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Study of Endoscopic Sphincterotomy With Needle Knife Papillotome in Patients of Ampullary Impacted Stone

This study has been completed.
Sponsor:
Information provided by:
National Taiwan University Hospital
ClinicalTrials.gov Identifier:
NCT00173368
First received: September 12, 2005
Last updated: NA
Last verified: August 2005
History: No changes posted

September 12, 2005
September 12, 2005
January 2003
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No Changes Posted
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Study of Endoscopic Sphincterotomy With Needle Knife Papillotome in Patients of Ampullary Impacted Stone
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Using a needle knife papillotome by an experienced endoscopist, endoscopic sphincterotomies were performed in difficult cannulation cases. In a prospectively collected database, we investigate the complications of those with ampullary impacted stone.

The endoscopic sphincterotomy with needle knife papillotome is a well-established advanced endoscopic technique in difficult cannulation cases. Choledocholithiasis impacted at the ampulla of Vater is occasionally seen. Inflammed surrounding mucosa frequently accompanies. Whether sphincterotomy with a needle knife increases the bleeding complications is to be elucidated in this study.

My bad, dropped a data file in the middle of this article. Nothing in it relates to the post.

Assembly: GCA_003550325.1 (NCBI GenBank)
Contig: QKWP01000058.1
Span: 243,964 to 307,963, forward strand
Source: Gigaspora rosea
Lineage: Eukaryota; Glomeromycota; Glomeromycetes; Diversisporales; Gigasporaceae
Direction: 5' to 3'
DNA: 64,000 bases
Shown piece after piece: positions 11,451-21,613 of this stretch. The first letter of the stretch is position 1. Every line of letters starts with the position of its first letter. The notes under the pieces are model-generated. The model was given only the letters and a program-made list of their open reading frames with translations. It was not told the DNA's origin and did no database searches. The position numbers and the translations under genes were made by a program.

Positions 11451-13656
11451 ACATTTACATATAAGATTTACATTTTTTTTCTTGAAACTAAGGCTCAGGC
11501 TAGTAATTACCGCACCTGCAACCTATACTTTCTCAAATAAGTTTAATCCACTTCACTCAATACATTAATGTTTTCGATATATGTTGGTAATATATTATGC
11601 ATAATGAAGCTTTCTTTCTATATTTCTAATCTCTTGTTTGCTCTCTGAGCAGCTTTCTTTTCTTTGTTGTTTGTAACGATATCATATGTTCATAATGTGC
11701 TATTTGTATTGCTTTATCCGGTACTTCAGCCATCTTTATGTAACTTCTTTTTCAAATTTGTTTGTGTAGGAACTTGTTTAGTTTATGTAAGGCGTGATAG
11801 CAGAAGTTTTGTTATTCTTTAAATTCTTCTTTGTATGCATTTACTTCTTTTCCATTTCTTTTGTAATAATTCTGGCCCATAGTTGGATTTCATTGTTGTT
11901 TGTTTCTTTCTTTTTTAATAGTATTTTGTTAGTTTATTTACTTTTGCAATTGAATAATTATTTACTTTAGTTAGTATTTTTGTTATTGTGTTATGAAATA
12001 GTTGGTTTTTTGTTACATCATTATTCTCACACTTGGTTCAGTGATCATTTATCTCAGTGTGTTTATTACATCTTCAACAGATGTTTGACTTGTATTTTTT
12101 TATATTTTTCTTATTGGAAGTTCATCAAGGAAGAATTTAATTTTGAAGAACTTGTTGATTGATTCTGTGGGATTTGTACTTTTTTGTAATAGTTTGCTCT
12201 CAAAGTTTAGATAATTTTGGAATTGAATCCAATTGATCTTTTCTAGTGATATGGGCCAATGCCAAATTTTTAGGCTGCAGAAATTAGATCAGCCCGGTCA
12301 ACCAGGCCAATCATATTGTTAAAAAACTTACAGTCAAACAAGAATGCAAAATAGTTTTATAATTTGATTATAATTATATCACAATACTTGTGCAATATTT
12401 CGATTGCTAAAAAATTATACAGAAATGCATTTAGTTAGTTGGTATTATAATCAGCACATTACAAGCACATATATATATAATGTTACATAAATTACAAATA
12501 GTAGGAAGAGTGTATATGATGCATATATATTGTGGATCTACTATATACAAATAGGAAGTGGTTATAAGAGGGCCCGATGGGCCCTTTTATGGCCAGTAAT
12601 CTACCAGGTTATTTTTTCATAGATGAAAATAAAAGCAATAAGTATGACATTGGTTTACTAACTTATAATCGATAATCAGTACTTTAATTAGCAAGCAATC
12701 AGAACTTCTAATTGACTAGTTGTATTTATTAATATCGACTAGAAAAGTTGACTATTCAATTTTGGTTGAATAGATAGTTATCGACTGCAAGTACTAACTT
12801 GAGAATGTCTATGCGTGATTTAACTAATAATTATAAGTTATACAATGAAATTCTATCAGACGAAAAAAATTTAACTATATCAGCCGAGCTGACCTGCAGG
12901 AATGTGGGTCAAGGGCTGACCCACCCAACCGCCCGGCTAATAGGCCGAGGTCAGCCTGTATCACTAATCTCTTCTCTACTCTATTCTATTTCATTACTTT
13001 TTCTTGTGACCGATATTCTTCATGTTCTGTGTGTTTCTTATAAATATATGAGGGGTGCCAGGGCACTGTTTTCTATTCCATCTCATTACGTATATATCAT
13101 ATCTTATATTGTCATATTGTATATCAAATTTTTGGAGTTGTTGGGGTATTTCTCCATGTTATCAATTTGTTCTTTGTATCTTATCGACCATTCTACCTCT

Observational
Observational Model: Defined Population
Primary Purpose: Screening
Time Perspective: Cross-Sectional
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  • Choledocholithiasis
  • Endoscopy
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*   Includes publications given by the data provider as well as publications identified by ClinicalTrials.gov Identifier (NCT Number) in Medline.
 
Completed
20
March 2005
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Inclusion Criteria:

  • choledocholithiasis patients and an ampullary impacted stone

Exclusion Criteria:

  • patients with liver cirrhosis , pregnancy, history of abdominal malignancy, bleeding diathesis, ileus, renal failure
Both
18 Years to 85 Years
No
Contact information is only displayed when the study is recruiting subjects
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NCT00173368
9461700651
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National Taiwan University Hospital
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Study Chair: Hsiu-Po Wang, MD National Taiwan University Hospital
National Taiwan University Hospital
August 2005

ICMJE     Data element required by the International Committee of Medical Journal Editors and the World Health Organization ICTRP